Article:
First Form Latin, by Memoria Press
If you've been following me here on Joy In Our Journey for any length of time, you'll probably be aware that our family has used and reviewed a variety of Latin language programs.
When I found out that I was selected to use and review First Form Latin this autumn, I was glad to hear this good news! Ever since our family finished using the two-year program, Latina Christiana 1 and 2 by Memoria Press, I'd been curious about how First Form Latin (also by Memoria Press) would fit into our learning.
First Form Latin, an introduction to Christian (Ecclesiastical pronunciation) Latin for students grades 5-12, is authored by Cheryl Lowe, who also designed and wrote Latina Christiana that we used in our home for the last two years.
When a student completes First Form Latin, he will have earned one year of high school foreign language! Second Form Latin is currently also available, so a student could use these two years of material and earn the coveted two years of foreign language study that can be more difficult to earn while being homeschooled. Third Form Latin is currently in the pre-ordering stage, but it will be available soon as well, for additional Latin studies.
According to the Memoria Press website,
First Form Latin is:
I'm going to show you the individual pieces available for First Form Latin, and let you know what we thought of them:
Instructional DVD lessons:
The girls and I began to watch instructor Glen Moore on the first DVD introduction. There weren't any visuals to go along with his introduction, although visuals (PowerPoint style) did appear occasionally in later lessons. Right away, the girls said that if they hadn't had two years of Latin already, they would have not understood some of the concepts briefly mentioned. They felt like this would be frustrating to new students. However, we were definitely going to go ahead and watch additional lessons, to learn more about this program.
In the Introduction to Unit 1 , the girls noticed that the teacher didn't clearly define some key words, or that he went over new words too quickly: stem vowels, conjugations, action, tense. Yes, they are familiar with these words now after two years of Latin, but since this program advertises itself as designed for students and teachers with no Latin background, the girls were quite concerned that a student completely unfamiliar to Latin would have been shrugging his shoulders and saying, "Huh?"
When we began watching Lesson 1, we were glad to see that the DVD presentation followed right along with the wording in the First Form Latin Student text. And, some PowerPoint-types of graphics were available on-screen to help us focus on the new lists and concepts. Whew!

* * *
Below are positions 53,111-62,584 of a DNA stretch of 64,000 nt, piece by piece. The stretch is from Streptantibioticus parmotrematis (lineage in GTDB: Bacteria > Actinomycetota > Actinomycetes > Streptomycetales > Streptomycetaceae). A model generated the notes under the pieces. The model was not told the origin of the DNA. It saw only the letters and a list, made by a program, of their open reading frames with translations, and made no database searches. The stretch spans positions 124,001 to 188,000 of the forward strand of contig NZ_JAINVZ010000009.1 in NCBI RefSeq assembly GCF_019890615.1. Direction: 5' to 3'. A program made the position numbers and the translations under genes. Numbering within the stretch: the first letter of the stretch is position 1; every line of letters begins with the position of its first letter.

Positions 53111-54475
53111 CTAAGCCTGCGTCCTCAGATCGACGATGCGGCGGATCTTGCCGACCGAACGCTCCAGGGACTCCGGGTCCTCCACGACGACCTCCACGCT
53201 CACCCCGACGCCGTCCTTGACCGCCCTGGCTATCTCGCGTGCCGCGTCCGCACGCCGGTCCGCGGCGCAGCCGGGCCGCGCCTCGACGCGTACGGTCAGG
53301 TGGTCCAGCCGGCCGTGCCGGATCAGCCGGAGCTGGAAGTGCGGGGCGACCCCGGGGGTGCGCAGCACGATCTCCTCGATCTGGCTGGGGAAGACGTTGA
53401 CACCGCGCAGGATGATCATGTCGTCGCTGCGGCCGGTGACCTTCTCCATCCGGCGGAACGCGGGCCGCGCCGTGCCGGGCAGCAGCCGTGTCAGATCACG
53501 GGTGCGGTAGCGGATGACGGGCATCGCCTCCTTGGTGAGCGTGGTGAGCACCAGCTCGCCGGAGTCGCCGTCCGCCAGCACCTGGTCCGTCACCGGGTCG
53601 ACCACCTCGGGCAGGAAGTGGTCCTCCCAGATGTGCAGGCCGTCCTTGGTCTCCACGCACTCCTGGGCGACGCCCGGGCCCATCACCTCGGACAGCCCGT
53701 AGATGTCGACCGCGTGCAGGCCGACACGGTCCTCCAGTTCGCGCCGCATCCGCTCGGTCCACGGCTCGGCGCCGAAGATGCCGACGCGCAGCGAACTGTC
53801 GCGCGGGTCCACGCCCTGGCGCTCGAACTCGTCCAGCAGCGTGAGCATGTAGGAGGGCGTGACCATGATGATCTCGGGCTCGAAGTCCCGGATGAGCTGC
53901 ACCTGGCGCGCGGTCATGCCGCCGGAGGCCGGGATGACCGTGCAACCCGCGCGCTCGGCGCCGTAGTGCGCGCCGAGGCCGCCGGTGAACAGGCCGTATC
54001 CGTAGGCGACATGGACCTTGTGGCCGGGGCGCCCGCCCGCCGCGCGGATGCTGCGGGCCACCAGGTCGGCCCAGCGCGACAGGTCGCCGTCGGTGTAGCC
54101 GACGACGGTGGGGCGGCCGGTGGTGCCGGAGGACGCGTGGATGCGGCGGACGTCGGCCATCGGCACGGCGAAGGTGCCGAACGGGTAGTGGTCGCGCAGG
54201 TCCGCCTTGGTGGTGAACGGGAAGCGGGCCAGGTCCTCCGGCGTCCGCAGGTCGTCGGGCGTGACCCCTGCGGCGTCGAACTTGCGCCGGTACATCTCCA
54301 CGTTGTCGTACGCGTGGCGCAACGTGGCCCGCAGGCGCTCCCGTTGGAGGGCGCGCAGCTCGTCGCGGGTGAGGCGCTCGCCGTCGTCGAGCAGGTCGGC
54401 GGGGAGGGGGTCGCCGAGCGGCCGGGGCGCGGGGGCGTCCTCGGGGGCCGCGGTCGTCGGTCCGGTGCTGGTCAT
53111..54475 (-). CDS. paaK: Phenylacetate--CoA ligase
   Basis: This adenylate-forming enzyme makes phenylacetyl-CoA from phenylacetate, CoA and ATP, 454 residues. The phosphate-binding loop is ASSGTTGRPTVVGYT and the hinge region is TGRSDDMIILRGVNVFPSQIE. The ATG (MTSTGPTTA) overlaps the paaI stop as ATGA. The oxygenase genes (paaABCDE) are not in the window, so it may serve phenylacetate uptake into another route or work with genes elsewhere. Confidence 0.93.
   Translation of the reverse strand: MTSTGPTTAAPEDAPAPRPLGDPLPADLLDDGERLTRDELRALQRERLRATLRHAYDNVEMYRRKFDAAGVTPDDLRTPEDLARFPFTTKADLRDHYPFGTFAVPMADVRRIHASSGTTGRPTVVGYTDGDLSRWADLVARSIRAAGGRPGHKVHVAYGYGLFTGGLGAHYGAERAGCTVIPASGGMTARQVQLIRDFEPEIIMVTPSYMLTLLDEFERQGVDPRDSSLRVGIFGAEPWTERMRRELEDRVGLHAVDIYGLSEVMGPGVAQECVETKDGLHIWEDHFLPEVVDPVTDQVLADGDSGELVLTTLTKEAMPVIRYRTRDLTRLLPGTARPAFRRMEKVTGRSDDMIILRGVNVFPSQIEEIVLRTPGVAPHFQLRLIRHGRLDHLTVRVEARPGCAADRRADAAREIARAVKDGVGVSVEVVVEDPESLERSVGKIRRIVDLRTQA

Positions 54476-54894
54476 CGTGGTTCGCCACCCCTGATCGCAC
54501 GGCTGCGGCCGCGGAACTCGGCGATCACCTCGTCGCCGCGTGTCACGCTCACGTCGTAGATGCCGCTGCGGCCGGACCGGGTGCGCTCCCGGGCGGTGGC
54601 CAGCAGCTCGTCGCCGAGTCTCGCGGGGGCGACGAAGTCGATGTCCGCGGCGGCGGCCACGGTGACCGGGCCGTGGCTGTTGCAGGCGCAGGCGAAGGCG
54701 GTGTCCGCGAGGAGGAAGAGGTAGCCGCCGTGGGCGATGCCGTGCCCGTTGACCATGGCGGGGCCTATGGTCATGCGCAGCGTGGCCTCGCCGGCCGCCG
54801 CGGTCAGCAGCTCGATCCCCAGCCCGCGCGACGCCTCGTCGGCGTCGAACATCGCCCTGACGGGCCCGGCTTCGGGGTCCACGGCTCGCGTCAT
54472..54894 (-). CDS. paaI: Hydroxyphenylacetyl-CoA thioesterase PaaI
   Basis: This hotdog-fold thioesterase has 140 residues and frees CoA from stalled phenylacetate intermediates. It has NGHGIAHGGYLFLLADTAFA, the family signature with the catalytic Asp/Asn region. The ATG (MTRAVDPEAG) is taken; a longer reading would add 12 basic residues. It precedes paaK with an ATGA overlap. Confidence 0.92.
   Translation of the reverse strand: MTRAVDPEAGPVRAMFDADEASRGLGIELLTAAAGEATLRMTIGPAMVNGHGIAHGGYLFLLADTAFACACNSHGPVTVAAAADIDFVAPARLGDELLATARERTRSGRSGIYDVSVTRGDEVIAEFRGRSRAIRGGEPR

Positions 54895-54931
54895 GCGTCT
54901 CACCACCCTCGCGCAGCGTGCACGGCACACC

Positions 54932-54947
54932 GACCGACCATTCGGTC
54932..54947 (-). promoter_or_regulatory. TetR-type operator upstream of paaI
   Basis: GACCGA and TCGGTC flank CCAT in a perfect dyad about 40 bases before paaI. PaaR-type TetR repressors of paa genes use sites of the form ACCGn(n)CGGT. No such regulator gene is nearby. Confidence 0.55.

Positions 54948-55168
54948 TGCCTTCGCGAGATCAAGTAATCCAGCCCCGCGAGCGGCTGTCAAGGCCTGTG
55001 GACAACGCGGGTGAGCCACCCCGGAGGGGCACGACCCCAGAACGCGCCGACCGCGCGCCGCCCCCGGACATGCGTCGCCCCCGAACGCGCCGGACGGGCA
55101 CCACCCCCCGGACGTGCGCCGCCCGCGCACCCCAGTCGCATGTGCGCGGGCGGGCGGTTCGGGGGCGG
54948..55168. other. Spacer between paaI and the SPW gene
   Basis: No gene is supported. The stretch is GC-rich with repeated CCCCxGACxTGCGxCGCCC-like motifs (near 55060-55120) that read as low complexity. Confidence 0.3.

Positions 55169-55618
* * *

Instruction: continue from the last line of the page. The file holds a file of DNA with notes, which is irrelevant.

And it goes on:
But then...disappointment. The chart showing the grammar form for Lesson 1 was in small print. Ugh. We could only tell what some of the words actually were because we were familiar with this chart/grammar from from using Latina Christiana, and because we had the student text open in front of us. Even when we got closer to our television, it was still not very easy to read the words. Maybe this is because we have an "old style" television that isn't a flat panel or HDTV. I don't know. I just know that we didn't have this difficulty with the other Latin program we were using. Each time the grammar chart appeared on the screen for the lessons, it was in far too small type/font size.
We liked the teacher's casual explanation of how Americans use words for "you plural", like "y'all", "you-uns", and "you's guys." My girls hadn't heard of the last two versions of "you plural", so they looked at me and said, "Nuh-uh! No one talks like that!" To which, I nodded my head and smiled. I haven't heard "you's guys" in many years, but I used to hear that when I was in junior high and high school!
Mr. Moore did interject some simple humor into the teaching. He's not a Saturday Night Live comedian, but he wasn't as serious as some Latin teachers can be.
He doesn't go over the new vocabulary and derivatives in the DVD lessons; students are to do that independently.
As the lessons continue on the DVD, the instructor tends to go faster and faster over some of the new material. We felt like he covered some things far too quickly for us; it seemed like he was rushing through the material. The girls would have preferred to go at a slightly slower pace.
Audio Recitation CD:
We thought the First Form Latin audio recitation practice CD was done very well, and would help students to quickly learn their new vocabulary and grammar forms due to the way it was organized.
The student text is well-planned and is easy to follow. This is an improvement over some other Latin programs we have used, although we all thought it would have been beneficial to leave some of the grammar charts and vocabulary/derivatives blank so the student would need to fill them in. This would help keep students more engaged while watching the DVD presentation.
Hi! I'm Julieanne!